Dan Metz, a Radford University senior biology major from Snowville, Va., has won one of three national fellowships, valued at $12,000, from the Ecological Society of America (ESA).
"It is an amazing opportunity for research and will be a foundation for the rest of my career." said Metz, who is currently consulting with the ESA to select a mentor from the organization's membership that represents approximately 10,000 American and international scientists. In conjunction with the mentor, Metz will write a research proposal, conduct original ecological research, analyze results and present at the 2015 ESA annual meeting.
The ESA is an organization that promotes ecological science through communication among ecologists, the scientific community and relevant policy-makers. The ESA raises public awareness of the importance of ecological science and ensures its appropriate use in environmental decision making.
According to the ESA, the SEEDS Undergraduate Research Fellowship program is designed to advance the work of outstanding students in the field of ecology. SEEDS Fellows receive ESA support through leadership development, mentoring and guidance on a project of their choosing. Fellowship awards include a $6,000 stipend, $3,000 support for research, travel and housing expenses and travel expenses to upcoming leadership and annual meetings events.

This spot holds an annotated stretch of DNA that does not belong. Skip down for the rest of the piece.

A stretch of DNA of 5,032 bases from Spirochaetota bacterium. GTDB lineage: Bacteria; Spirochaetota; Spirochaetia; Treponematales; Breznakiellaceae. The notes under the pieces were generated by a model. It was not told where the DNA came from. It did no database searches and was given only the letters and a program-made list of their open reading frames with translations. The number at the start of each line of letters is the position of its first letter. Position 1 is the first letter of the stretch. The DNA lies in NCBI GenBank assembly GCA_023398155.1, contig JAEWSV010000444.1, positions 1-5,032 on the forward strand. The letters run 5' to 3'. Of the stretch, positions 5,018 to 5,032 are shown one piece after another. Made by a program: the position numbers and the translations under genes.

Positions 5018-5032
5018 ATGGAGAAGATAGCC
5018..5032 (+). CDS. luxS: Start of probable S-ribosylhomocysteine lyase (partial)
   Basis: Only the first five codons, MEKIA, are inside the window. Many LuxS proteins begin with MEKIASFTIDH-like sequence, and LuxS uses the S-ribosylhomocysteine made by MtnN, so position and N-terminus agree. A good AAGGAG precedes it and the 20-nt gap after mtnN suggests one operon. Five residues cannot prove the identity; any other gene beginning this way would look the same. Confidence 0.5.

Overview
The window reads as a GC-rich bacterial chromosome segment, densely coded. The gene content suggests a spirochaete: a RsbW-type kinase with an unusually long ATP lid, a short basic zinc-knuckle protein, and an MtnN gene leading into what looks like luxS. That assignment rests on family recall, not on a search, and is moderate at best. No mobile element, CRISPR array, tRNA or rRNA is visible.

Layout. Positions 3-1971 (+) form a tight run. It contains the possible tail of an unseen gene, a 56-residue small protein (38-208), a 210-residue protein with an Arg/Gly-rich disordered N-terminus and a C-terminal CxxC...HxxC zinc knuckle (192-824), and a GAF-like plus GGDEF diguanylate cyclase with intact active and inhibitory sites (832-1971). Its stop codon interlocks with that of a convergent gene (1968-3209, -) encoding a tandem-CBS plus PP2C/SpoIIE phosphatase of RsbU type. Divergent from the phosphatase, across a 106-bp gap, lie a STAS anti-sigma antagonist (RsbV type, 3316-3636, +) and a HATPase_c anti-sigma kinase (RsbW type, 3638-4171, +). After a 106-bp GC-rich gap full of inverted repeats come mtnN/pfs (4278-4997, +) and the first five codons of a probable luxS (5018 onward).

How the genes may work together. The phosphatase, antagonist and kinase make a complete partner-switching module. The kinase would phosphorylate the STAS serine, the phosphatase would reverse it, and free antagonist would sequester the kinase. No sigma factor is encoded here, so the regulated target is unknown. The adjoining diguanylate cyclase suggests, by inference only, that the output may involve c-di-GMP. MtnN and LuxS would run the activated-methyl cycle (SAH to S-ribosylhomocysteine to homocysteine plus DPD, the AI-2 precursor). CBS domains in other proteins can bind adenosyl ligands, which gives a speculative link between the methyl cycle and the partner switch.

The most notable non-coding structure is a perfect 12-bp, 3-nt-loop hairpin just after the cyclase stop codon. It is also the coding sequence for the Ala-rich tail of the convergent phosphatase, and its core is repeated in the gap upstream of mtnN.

Metz's fellowship will run from March 2014 through August 2015 and he is considering three different approaches. He will either explore parasite biology locally, in an Eastern urban setting or in the Canadian province of Manitoba.
"I tend to be curious about systems that have not been well explored," he said. "I love parasite biology because of the incredibly complex relationship between the host and the parasite."
Metz has been working in the Aquatic Biology Lab with Associate Professor Jeremy Wojdak to research a group of trematode parasite species that live as larvae in snails in local ponds and streams and ultimately infect a wide spectrum of wildlife species, including amphibians, mammals and birds.
"Dan has an insatiable curiosity for science. He gathers new skills quickly, from molecular biology techniques to scanning electron microscopy, because he is motivated to find answers to pressing research questions," said Wojdak, Metz's research mentor on the project that is featured here."The ESA SEEDS Fellowship will provide Dan with a great mix of financial and mentoring resources to help him make that very challenging transition from being a consumer of knowledge to being a producer of knowledge."